Helen lives alone in a small town and hears ghosts all the time. The ghosts are everywhere. She’s sure there are more ghosts than living people. Helping the ghosts move on has become her job.
She and three other people have formed a group. They an LLC and t-shirts that read “Michigamua Paranormal Society.” The townspeople call them “ghost-hunters” and snicker, but that’s not what they are.
One day, her phone rings. She knows it’s the call she’s been expecting. Is she up for this? This isn’t a job.
The ending is not a surprise, but the t-shirts and the LLC are nice touches.
Offsetting this is the mood of the piece: sad and dreamy. After recounting some of the odd places she’s found ghosts—“an out-of-order tanning salon, a family restaurant, some of the too-many churches”—Helen asks, “Why are there so many there, at the high school?”
The author paints a picture of departed loved ones all around us, just beyond our ability to see and hear. A few sensitive people can reach them. At the same time, something keeps the departed from reaching their final destination. They need help to move on. This makes for a lot of tension and sadness beneath the workaday world.
A sense of isolation also runs through the piece. Everyone is on their own. They may cooperate with other people, but only for mutual benefit for the moment.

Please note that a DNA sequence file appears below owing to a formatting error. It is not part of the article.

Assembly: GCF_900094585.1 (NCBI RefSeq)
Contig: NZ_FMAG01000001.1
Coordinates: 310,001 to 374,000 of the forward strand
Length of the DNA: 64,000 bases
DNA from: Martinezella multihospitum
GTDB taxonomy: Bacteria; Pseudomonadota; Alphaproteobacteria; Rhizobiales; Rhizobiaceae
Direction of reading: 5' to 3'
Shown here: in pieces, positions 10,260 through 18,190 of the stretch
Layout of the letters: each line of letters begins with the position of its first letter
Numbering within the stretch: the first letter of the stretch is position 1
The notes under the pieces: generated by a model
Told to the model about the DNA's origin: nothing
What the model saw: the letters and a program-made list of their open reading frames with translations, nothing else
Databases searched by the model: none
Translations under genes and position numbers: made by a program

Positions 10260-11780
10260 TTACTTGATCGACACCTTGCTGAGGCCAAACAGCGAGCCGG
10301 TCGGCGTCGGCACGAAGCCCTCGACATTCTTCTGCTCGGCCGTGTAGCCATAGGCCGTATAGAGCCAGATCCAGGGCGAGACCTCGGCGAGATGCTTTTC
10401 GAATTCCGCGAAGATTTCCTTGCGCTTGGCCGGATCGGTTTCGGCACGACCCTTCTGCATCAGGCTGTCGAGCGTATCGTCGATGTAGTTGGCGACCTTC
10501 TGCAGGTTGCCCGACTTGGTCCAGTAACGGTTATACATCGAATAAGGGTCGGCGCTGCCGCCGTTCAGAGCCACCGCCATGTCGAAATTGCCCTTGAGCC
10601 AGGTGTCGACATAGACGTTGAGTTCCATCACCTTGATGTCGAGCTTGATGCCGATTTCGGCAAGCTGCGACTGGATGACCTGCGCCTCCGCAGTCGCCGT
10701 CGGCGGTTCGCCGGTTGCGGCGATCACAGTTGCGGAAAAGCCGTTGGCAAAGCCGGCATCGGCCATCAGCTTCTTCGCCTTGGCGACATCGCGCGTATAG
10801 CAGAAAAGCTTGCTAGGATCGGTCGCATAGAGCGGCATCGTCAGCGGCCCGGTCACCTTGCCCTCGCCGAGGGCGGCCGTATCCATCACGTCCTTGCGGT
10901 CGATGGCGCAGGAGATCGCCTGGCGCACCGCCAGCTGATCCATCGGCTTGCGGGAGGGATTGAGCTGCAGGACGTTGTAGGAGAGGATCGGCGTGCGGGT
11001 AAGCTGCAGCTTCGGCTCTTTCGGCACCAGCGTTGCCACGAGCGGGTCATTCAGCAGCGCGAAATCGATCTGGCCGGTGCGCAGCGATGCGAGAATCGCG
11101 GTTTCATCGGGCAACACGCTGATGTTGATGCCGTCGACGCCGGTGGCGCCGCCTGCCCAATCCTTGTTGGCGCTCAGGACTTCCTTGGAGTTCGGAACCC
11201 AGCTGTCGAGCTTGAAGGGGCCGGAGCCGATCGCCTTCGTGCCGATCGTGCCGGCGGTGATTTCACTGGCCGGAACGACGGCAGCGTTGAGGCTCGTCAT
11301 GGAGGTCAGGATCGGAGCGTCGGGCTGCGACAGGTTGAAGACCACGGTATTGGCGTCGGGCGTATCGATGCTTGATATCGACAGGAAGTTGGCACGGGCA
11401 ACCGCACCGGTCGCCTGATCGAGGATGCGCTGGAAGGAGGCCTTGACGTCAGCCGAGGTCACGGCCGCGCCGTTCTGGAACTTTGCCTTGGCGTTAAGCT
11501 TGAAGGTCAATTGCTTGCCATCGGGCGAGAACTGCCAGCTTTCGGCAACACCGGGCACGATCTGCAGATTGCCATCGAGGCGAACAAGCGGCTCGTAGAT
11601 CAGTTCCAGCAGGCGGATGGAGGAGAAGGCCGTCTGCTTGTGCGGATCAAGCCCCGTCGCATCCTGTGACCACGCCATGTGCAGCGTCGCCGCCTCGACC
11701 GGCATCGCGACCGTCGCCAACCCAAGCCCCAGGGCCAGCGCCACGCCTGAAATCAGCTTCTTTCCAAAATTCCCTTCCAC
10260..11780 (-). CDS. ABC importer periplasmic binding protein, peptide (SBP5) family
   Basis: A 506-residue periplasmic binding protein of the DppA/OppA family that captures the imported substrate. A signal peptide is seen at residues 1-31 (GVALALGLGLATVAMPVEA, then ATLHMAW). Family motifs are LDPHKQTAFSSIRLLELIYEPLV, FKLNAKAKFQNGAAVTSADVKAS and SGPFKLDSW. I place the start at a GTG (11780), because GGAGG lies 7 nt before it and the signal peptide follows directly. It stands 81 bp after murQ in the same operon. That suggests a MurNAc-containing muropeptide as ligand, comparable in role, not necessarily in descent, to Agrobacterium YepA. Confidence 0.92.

Having said all that, I have to admit that I didn’t quite get on the train with Helen. I understood what she was doing—and by the end, understood why—but felt I was watching her rather than I was with her.
This is not a bad story. I wish I’d made a better connection to it.
According to his blurb, author Christopher Cosmos was raised in the Midwest and attended the University of Michigan as the recipient of a Chick Evans Scholarship. He’s an author and Black List-screenwriter whose debut novel, Once We Were Here, is set to be published by Arcade and Simon & Schuster on October 28th, 2020. The book is currently available for pre-order, and more information can be found at http://www.christophercosmos.com.
“To Many Happy Returns” can be read here.
Title: “To Many Happy Returns”
Author: Christopher Cosmos
First published: Theme of Absence, September 25, 2020